Black Elephants's Reviews > What Jane Austen Ate and Charles Dickens Knew: From Fox Hunting to Whist—the Facts of Daily Life in 19th-Century England

What Jane Austen Ate and Charles Dickens Knew by Daniel Pool
Rate this book
Clear rating

's review
Feb 17, 09

bookshelves: non-fiction
Read in September, 2007

You all know my weakness for a book with Jane Austen's name in the title, so when I came across What Jane Austen Ate and Charles Dickens Knew, the double whammy decided my reading for the week.

The book is by Daniel Pool, but it is not anything more than a reference book divided into subsections of "Public Life," "Country Life," "Private Life," etc. Each subsection has chapters that address their theme. For instance, "Private Life" has chapters about sex, marriage, clothing, pudding and evil spirits (drinks). The second half of the book is a glossary, which defines many terms readers of great literature may not know when they come across them in the works of Austen or Dickens. I now know what an epergne is. And if you don't, then I suggest you google it.

The real fun of this read is that it is solely for literature lovers like myself (or high school students forced to read it for a class). Pool admits several times in his book that there is more he could say about certain subjects, but that he won't because he's only interested in the facts that pertain to novels. And if you are a reader familiar with those novels—the works of Jane Austen, Charles Dickens, Anthony Trollope, Thomas Hardy, and the Bronte Sisters—then the book is infinitely more fun when Pool illustrates real life history with real fictional examples.

There were some "boring" parts. I could care less about the supposed currency rate between the guinea and the modern UK pound. I yawned over certain tiers of country government, but otherwise, I zipped through this read in a few days.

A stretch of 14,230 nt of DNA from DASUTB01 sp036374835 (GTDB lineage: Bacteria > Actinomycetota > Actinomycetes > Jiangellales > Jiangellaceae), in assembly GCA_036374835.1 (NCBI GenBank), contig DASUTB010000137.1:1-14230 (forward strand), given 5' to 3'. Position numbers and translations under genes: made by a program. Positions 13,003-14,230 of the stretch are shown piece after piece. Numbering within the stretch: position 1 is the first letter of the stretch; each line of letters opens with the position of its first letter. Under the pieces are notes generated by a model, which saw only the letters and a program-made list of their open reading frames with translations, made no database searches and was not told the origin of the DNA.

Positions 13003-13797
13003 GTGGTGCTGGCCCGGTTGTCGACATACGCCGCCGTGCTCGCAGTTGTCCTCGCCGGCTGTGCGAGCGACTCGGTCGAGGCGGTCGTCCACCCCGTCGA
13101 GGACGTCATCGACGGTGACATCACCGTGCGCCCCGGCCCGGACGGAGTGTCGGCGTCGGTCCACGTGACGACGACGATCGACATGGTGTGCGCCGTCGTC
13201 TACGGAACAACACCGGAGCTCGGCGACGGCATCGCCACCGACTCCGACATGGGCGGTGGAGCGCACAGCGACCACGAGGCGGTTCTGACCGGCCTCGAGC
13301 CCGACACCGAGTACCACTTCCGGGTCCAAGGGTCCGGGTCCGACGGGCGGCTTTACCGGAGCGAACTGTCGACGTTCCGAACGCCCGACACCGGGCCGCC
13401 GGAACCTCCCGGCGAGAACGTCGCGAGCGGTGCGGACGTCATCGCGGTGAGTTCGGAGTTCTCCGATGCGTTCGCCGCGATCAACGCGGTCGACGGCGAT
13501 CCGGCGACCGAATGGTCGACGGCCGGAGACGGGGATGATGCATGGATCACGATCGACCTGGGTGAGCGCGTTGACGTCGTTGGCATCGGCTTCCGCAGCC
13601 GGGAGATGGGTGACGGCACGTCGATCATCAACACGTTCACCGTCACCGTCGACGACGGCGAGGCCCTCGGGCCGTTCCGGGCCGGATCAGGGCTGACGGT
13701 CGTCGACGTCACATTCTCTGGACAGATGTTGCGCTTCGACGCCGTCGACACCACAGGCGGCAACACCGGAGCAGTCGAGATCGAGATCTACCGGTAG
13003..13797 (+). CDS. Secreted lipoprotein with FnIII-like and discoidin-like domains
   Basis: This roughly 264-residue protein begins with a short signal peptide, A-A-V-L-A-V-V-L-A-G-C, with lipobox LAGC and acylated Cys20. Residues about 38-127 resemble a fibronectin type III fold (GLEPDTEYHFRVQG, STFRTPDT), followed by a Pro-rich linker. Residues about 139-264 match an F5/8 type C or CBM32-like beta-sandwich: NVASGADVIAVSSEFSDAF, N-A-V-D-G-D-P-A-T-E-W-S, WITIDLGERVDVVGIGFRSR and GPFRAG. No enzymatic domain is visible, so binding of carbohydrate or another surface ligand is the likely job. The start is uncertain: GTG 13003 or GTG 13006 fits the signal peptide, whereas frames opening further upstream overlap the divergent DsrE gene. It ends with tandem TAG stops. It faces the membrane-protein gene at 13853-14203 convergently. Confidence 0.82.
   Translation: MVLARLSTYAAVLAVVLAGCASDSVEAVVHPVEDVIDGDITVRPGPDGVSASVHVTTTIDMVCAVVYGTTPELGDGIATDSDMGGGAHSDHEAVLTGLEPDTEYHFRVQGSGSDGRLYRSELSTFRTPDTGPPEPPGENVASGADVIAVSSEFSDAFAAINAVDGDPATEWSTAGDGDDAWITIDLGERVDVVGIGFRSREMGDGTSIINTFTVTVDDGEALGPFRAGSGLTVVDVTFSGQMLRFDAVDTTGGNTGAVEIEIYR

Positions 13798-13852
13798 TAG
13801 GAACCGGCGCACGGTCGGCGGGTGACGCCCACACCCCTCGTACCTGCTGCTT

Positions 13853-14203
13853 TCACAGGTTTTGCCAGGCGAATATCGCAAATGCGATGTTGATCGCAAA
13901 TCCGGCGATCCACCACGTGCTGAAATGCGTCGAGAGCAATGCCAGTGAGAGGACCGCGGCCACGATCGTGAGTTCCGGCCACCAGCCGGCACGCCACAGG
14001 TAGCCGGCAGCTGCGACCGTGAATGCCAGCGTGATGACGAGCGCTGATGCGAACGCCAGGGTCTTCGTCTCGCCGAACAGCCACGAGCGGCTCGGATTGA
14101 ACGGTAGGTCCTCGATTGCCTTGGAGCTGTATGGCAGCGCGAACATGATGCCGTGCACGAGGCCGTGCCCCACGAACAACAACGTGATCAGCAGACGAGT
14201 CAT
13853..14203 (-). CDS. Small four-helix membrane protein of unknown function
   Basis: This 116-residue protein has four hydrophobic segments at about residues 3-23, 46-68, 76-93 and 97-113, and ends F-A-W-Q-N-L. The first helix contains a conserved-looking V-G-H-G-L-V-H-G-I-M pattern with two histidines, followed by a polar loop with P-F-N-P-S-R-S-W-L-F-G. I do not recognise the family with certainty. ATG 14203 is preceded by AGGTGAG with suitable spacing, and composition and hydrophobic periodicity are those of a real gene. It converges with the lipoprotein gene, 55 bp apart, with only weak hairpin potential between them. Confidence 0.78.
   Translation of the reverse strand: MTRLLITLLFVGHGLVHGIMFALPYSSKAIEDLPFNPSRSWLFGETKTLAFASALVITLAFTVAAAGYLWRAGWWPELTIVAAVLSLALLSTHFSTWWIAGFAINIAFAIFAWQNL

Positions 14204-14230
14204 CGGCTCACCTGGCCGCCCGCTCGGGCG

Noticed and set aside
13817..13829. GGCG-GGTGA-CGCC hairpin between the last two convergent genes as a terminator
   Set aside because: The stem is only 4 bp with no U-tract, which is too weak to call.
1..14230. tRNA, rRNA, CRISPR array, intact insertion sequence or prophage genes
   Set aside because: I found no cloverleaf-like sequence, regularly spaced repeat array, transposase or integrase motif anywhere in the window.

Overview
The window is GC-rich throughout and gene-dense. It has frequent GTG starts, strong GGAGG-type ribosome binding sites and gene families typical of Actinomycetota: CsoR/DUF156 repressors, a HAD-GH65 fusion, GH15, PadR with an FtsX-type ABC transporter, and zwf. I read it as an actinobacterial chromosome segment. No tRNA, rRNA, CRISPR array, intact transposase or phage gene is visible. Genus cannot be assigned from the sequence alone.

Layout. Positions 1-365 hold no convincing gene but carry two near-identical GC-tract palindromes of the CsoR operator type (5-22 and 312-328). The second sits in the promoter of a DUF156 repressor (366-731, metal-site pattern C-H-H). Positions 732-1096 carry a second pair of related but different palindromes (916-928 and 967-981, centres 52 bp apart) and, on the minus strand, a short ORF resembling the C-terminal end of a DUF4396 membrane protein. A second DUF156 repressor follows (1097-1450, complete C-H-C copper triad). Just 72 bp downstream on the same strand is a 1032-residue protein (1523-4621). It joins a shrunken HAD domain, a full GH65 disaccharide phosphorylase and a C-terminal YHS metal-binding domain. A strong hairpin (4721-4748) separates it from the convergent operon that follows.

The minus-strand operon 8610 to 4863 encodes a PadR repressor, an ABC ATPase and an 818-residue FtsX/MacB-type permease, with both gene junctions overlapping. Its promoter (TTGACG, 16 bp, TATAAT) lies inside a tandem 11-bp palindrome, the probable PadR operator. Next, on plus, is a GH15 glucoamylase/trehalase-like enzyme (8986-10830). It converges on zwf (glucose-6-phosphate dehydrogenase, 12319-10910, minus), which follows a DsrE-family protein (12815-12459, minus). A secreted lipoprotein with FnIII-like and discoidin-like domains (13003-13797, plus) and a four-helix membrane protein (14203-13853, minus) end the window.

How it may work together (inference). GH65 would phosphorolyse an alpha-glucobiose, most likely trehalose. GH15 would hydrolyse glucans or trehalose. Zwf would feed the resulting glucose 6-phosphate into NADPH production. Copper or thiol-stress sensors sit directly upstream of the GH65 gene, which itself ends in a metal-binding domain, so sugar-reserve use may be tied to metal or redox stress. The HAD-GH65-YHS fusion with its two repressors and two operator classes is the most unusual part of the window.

On a sidenote: I found myself thinking a lot about an article that discusses how fiction is no longer needed to mirror real life because real life, or non-fiction, is so fantastic. It is true that this is the age of non-fiction, the short story, maybe even the recap, so it was interesting for me to read a reference book where all history and true fact had to been filtered through the lens of fiction. Perhaps fiction was more effective at the time because it could be made to be more universal? Also, because people, especially the upper classes, were reading what they saw as fiction, this was a socially appropriate way to introduce them to the lifestyles of classes that might suffer beneath them.

Although Pool does joke that upon a woman's marriage, she would beg her husband to finally let her read Tom Jones because she had left her maiden status behind and didn't have to be as shielded from immorality anymore.

Edited for a 2nd sidenote: What was also fun was how I used this historical reference based on literature as a mirror to what's happening in modern life. One point that Pool kept emphasizing was that in the beginning of the 1800s, Jane Austen's time, it was not uncommon for the gentry to get their hands dirty and do household tasks. However, thirty years later, it was a mark of social standing by how little you had to do; in short, the more helpless, the more noble. Anyway, I felt that this was something applicable to today, which also crossreferences my reading of Nickel and Dimed. Today, it is a mark of your social standing if you have a big house and grounds, which you don't have to tend. Also, jobs that were perfectly acceptable for teens, i.e. grocery bagger, janitor, waitress & etc, are now for the "lower class" or less educated while coffee shop, retail and office jobs are the distinction of "class." My point is that the middle class is relegating unappealing tasks like the Victorian upper class to the "lower classes" to show off their affluence or declare their superiority. The end.

1 like · Likeflag

Sign into Goodreads to see if any of your friends have read What Jane Austen Ate and Charles Dickens Knew.
Sign In »

No comments have been added yet.